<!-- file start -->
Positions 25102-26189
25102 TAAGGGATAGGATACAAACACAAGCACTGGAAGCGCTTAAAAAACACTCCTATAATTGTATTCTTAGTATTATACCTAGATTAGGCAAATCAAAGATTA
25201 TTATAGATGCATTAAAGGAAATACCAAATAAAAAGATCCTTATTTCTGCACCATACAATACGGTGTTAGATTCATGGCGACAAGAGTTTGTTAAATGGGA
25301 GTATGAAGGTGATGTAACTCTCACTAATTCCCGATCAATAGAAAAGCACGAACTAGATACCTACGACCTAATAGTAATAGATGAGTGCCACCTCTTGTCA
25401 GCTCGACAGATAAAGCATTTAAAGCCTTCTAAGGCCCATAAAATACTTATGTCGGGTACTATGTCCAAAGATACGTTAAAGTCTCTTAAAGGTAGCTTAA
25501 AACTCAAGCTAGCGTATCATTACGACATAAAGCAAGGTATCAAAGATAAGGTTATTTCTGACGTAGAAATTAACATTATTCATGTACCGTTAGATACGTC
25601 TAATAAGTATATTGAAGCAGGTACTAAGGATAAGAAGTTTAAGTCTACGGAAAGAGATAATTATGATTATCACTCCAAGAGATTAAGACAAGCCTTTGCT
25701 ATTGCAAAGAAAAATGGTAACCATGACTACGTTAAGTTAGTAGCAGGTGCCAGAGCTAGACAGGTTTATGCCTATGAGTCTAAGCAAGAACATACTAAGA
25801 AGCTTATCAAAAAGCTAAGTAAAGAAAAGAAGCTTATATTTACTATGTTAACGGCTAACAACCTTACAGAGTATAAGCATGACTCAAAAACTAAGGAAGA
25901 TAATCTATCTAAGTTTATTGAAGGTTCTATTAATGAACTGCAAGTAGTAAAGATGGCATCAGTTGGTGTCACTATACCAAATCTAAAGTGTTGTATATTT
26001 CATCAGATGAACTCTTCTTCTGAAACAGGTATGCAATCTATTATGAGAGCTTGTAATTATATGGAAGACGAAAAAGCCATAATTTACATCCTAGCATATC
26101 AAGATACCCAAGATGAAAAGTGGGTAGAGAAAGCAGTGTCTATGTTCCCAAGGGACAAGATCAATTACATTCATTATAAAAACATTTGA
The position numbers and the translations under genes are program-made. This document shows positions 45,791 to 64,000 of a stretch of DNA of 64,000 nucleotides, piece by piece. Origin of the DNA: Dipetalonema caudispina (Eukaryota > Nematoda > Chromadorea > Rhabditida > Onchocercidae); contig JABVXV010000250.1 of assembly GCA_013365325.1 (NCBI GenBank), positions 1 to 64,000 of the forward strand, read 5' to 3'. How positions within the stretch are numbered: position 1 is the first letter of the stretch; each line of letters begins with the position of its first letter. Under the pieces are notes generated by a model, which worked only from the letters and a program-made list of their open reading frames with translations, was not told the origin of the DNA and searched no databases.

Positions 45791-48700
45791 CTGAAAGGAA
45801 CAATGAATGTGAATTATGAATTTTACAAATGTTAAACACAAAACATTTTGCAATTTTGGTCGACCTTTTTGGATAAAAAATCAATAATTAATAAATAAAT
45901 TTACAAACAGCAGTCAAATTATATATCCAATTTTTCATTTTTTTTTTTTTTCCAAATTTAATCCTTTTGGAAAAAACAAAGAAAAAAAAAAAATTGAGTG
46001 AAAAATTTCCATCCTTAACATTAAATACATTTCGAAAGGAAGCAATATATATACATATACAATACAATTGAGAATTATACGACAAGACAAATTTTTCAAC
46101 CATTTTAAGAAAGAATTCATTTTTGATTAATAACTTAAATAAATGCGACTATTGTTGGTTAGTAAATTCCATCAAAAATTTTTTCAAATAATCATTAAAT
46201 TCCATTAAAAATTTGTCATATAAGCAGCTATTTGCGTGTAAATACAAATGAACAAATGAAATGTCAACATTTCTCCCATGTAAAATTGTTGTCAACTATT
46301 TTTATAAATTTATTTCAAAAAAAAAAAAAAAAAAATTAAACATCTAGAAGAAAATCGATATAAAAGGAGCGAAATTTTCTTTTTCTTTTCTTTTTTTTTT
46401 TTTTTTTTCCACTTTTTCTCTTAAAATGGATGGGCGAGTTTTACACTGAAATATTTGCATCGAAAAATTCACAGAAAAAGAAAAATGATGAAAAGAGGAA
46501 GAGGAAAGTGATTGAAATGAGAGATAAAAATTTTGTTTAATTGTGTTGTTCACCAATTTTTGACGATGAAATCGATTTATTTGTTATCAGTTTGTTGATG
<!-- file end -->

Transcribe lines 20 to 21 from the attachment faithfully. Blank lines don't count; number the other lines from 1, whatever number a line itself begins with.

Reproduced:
46201 TCCATTAAAAATTTGTCATATAAGCAGCTATTTGCGTGTAAATACAAATGAACAAATGAAATGTCAACATTTCTCCCATGTAAAATTGTTGTCAACTATT
46301 TTTATAAATTTATTTCAAAAAAAAAAAAAAAAAAATTAAACATCTAGAAGAAAATCGATATAAAAGGAGCGAAATTTTCTTTTTCTTTTCTTTTTTTTTT